We have supported Taglit-Birthright Israel from the program’s inception in 2000, and we are more committed than ever to ensuring that Birthright continues to provide trips to Israel for as many young Jews as possible. Even in difficult philanthropic times, it is vital that we make the most of every opportunity to foster among young Jews a timeless connection with Israel and with each other.

Lynn Schusterman and Sandy Cardin are the chair and president, respectively, of the Charles and Lynn Schusterman Family Foundation and Schusterman Foundation-Israel.

The Jewish Daily Forward welcomes reader comments in order to promote thoughtful discussion on issues of importance to the Jewish community. In the interest of maintaining a civil forum, The Jewish Daily Forwardrequires that all commenters be appropriately respectful toward our writers, other commenters and the subjects of the articles. Vigorous debate and reasoned critique are welcome; name-calling and personal invective are not. While we generally do not seek to edit or actively moderate comments, our spam filter prevents most links and certain key words from being posted and The Jewish Daily Forward reserves the right to remove comments for any reason.

Find us on Facebook!
  • Does #Hamas have to lose for there to be peace? Read the latest analysis by J.J. Goldberg.
  • This is what the rockets over Israel and Gaza look like from space:
  • "Israel should not let captives languish or corpses rot. It should do everything in its power to recover people and bodies. Jewish law places a premium on pidyon shvuyim, “the redemption of captives,” and proper burial. But not when the price will lead to more death and more kidnappings." Do you agree?
  • Slate.com's Allison Benedikt wrote that Taglit-Birthright Israel is partly to blame for the death of American IDF volunteer Max Steinberg. This is why she's wrong:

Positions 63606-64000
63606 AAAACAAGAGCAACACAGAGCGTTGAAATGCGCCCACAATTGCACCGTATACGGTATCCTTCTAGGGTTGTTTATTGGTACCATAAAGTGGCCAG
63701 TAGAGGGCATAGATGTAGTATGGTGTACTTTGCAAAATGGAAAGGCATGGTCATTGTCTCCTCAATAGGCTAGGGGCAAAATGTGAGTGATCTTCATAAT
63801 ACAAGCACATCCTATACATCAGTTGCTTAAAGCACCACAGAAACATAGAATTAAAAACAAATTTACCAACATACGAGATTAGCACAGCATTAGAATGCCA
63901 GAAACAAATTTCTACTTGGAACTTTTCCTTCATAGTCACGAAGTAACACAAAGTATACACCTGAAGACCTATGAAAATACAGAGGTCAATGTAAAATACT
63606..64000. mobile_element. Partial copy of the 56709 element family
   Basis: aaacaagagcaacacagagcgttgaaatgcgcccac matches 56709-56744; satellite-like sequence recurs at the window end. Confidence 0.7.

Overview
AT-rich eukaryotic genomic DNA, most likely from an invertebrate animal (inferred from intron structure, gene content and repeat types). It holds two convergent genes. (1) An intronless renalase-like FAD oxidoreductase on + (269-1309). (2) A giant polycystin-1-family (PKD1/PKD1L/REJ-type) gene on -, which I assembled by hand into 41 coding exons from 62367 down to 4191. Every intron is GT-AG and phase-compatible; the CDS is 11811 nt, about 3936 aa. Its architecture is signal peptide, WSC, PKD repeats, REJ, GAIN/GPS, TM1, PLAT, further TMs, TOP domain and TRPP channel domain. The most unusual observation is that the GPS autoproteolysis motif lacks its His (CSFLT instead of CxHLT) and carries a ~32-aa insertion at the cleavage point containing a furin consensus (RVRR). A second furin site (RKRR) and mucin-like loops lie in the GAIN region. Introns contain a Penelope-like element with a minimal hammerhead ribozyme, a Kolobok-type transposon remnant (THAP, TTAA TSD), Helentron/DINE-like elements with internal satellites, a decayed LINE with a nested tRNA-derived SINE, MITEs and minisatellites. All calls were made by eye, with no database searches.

• Israeli soldiers want you to buy them socks. And snacks. And backpacks. And underwear. And pizza. So claim dozens of fundraising campaigns launched by American Jewish and Israeli charities since the start of the current wave of crisis and conflict in Israel and Gaza.
  • The sign reads: “Dogs are allowed in this establishment but Zionists are not under any circumstances.”
  • Is Twitter Israel's new worst enemy?
  • More than 50 former Israeli soldiers have refused to serve in the current ground operation in #Gaza.
  • "My wife and I are both half-Jewish. Both of us very much felt and feel American first and Jewish second. We are currently debating whether we should send our daughter to a Jewish pre-K and kindergarten program or to a public one. Pros? Give her a Jewish community and identity that she could build on throughout her life. Cons? Costs a lot of money; She will enter school with the idea that being Jewish makes her different somehow instead of something that you do after or in addition to regular school. Maybe a Shabbat sing-along would be enough?"
  • Undeterred by the conflict, 24 Jews participated in the first ever Jewish National Fund— JDate singles trip to Israel. Translation: Jews age 30 to 45 travelled to Israel to get it on in the sun, with a side of hummus.
  • "It pains and shocks me to say this, but here goes: My father was right all along. He always told me, as I spouted liberal talking points at the Shabbos table and challenged his hawkish views on Israel and the Palestinians to his unending chagrin, that I would one day change my tune." Have you had a similar experience?
  • "'What’s this, mommy?' she asked, while pulling at the purple sleeve to unwrap this mysterious little gift mom keeps hidden in the inside pocket of her bag. Oh boy, how do I answer?"
  • "I fear that we are witnessing the end of politics in the Israeli-Palestinian conflict. I see no possibility for resolution right now. I look into the future and see only a void." What do you think?
  • Not a gazillionaire? Take the "poor door."
  • "We will do what we must to protect our people. We have that right. We are not less deserving of life and quiet than anyone else. No more apologies."
  • from-cache

Would you like to receive updates about new stories?

We will not share your e-mail address or other personal information.

Already subscribed? Manage your subscription.